Sep 18, 2019
R. Milner, MD, MEd, SpecEd, joins Lorenzo
Norris, MD, host of the MDedge Psychcast and editor in chief of
MDedge Psychiatry, to talk about steps psychiatrists can take to
address the mental health needs of people traumatized by a natural
disaster, such as Hurricane Dorian survivors.
In This Week in Psychiatry, Katherine Epstein, MD, and Helen M.
Farrell, MD, write about miracle cures in psychiatry. You can read
the article online by clicking
here or you can access the downloadable PDF by clicking here.
- This Week in Psychiatry (02:37)
- Interview with Dr. Milner (06:33)
- Dr. RK with Dr. Renee Kohanski (39:31)
Dr. Milner is a general and child and adolescent psychiatrist in
private practice in Everett, Wash. She has traveled across the
globe with various groups in an effort to alleviate some of the
suffering caused by war and natural disaster.
Don’t miss the “Dr. RK” segment by Renee Kohanski, MD, who discusses the
extent to which people choose what is important and meaningful. Dr.
Kohanski, a member of the MDedge Psychiatry Editorial Advisory
Board, is a psychiatrist in private practice in Mystic, Conn.
Show notes by Jacqueline Posada, MD, consultation-liaison
psychiatry fellow with the Inova Fairfax Hospital/George Washington
University program in Falls Church, Va.
STAGES OF NATURAL DISASTERS
- During the devastation stage, the primary objectives are giving
basic first aid and attending to the sick, searching for those who
are missing, and getting people safely into shelters.
- Psychological first aid (PFA) is the primary form of mental
health treatment. PFA addresses basic needs by helping people find
shelter, food, water; assisting with communication; reuniting
families; and conducting case management to address acute
- The normalization stage continues for several months after the
disaster and includes the honeymoon phase, in which people
are grateful to have survived and the community unites to rebuild;
and then the disillusionment phase, during which frustrations and
hopelessness arise as communities and individuals realize the
limits of disaster assistance.
- Psychiatric disorders are likely to develop during the
normalization stage. Acute stress disorder (ASD) typically occurs
3-30 days after the event with cardinal symptoms such as
hyperarousal, hypervigilance, and negative cognitions that affect
relationships. Medical professionals should monitor for development
of chronic disorders such as PTSD, major depressive disorder, and
anxiety disorders. Prolonged stressors, such as living in a damaged
home, increase the risk of depression and anxiety.
- Those with preexisting vulnerabilities – such as past traumatic
experiences from physical, sexual, or emotional abuse; previous
natural disasters; or other chronic stressors of poverty and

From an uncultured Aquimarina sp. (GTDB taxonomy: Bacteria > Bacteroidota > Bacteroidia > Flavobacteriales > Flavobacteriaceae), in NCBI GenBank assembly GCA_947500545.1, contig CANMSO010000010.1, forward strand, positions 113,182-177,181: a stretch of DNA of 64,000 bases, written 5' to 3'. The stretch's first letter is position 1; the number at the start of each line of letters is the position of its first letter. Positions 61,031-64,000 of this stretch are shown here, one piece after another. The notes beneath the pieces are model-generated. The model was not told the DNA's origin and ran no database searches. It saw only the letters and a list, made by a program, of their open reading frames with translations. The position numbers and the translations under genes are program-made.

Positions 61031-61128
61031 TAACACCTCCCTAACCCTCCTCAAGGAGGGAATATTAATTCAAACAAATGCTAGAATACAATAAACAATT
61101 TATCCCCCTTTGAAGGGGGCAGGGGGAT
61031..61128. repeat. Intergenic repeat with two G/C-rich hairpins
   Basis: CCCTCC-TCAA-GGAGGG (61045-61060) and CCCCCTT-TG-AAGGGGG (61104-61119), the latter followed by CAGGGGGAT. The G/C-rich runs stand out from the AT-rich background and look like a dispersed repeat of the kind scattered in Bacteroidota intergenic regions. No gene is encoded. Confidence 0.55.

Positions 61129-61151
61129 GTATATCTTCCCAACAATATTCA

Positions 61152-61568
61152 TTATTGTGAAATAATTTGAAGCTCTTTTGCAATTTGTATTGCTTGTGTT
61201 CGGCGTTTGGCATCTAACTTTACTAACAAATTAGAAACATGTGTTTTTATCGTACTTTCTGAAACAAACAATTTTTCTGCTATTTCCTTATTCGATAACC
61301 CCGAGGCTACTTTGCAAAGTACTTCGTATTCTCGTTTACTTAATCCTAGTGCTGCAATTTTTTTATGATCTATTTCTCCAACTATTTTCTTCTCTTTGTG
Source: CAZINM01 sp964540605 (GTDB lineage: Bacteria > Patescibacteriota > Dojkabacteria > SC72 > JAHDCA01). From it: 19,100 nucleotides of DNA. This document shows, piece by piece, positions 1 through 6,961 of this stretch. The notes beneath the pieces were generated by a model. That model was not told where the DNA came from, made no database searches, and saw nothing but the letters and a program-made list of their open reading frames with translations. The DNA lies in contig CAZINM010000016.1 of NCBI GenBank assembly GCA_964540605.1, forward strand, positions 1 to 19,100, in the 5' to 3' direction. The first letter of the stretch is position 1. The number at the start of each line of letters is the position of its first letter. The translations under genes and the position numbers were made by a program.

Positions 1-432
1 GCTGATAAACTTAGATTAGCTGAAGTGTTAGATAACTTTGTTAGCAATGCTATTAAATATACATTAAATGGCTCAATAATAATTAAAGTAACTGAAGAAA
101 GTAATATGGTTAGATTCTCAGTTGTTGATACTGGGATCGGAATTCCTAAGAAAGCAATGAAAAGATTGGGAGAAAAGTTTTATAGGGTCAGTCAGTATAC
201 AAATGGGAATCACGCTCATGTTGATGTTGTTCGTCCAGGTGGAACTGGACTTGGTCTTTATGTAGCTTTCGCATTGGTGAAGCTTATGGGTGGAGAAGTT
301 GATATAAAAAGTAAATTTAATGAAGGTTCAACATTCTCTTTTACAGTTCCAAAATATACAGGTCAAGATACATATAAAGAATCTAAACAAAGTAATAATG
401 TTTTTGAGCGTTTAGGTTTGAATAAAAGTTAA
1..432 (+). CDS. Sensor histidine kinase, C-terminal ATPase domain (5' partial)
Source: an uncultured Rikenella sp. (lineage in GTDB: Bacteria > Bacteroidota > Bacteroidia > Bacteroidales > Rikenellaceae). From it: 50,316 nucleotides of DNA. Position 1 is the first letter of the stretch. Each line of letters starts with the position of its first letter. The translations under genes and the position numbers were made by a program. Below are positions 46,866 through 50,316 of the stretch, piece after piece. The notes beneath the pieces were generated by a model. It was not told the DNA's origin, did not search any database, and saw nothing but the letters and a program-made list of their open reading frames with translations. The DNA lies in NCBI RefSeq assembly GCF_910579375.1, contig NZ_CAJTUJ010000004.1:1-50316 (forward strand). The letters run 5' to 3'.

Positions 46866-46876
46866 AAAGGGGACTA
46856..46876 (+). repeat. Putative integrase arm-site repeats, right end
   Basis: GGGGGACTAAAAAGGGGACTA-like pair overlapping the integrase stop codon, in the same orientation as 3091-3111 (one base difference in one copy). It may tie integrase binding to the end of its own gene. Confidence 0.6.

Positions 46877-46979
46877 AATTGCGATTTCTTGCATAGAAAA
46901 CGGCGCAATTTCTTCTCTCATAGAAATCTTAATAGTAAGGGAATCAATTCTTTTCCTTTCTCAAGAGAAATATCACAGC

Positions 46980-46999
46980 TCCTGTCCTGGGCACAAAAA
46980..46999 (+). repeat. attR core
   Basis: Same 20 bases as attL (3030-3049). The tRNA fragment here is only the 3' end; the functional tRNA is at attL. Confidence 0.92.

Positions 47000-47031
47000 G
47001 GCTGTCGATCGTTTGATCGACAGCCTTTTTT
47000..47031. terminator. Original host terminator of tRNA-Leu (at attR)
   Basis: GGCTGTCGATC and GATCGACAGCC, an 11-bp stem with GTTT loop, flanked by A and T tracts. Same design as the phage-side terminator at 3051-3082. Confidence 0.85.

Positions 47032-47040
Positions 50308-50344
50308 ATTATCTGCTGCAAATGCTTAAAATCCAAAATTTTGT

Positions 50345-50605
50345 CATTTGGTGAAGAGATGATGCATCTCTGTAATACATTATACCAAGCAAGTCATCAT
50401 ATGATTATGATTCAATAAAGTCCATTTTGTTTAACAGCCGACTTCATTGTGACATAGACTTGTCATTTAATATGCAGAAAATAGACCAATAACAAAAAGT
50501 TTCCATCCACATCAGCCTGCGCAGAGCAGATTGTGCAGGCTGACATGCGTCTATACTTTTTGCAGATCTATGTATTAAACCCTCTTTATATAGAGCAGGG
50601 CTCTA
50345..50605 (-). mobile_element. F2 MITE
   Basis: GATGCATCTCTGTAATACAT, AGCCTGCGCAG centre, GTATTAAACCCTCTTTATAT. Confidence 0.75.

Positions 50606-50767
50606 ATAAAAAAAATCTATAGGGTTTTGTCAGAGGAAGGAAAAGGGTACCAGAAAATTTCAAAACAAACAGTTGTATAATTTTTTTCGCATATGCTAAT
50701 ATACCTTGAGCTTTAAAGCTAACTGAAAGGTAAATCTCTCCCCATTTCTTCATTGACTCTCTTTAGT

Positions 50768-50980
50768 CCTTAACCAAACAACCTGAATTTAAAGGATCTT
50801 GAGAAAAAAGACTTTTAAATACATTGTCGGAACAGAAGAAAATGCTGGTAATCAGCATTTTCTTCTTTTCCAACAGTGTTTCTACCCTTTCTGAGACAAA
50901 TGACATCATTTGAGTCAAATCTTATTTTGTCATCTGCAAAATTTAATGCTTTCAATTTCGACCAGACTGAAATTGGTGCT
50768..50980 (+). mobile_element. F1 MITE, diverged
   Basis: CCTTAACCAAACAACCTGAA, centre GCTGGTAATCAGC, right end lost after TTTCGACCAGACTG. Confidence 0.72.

medical illness – are at greatest risk of developing a
trauma-related disorder after a natural disaster.
- The normalization stage is a critical period to use the
“training the trainer” model. Because many locations do not have a
surplus of mental health clinicians, psychiatrist volunteers can
train local individuals to provide services. For example, mental
health professionals can train the trainers to recognize symptoms
of common psychiatric conditions and to provide basic
- Manualized therapies are useful but require in-depth training.
Other simple modalities, such as deep breathing, visualization, and
relaxation techniques, can be useful.
- During the acceptance stage, rates of persistent PTSD range
from 25% to 40%.
- Ongoing therapy is helpful, especially group therapy, which is
an effective use of resources. Facilitation of group therapy can be
taught while training the trainers.
- If a mental health professional volunteers and participates in
the training the trainers’ model, there must be follow-up, which
should include providing intellectual support and refresher
courses, evaluating how training is being used, and checking up on
patients/clients who have received services.
Predisaster advice: Do not go it alone.
Affiliate with a group that has a plan, so that your presence on
the scene does not add to the chaos.
- Be aware of compassion fatigue and take time away from
volunteerism. Recognize signs of secondary
- Counsel volunteers upon their return from the disaster
Substance Abuse and Mental Health Services Administration.
of disaster. Last updated 2018 Oct 1.
Pfefferbaum B et al. Practice parameter on disaster
preparedness. J Am
Acad Child Adolesc Psychiatry. 2013 Nov;52(11):1224-38.
World Health Organization.
Psychological first aid: Guide for field workers. 2011.
National Child and Traumatic Stress Network. Psychological
first aid online.
International Institute for Psychosocial Trauma.
Clinical assessment of survivors of trauma.
U.S. Department of Veterans Affairs. PTSD: National Center on PTSD.
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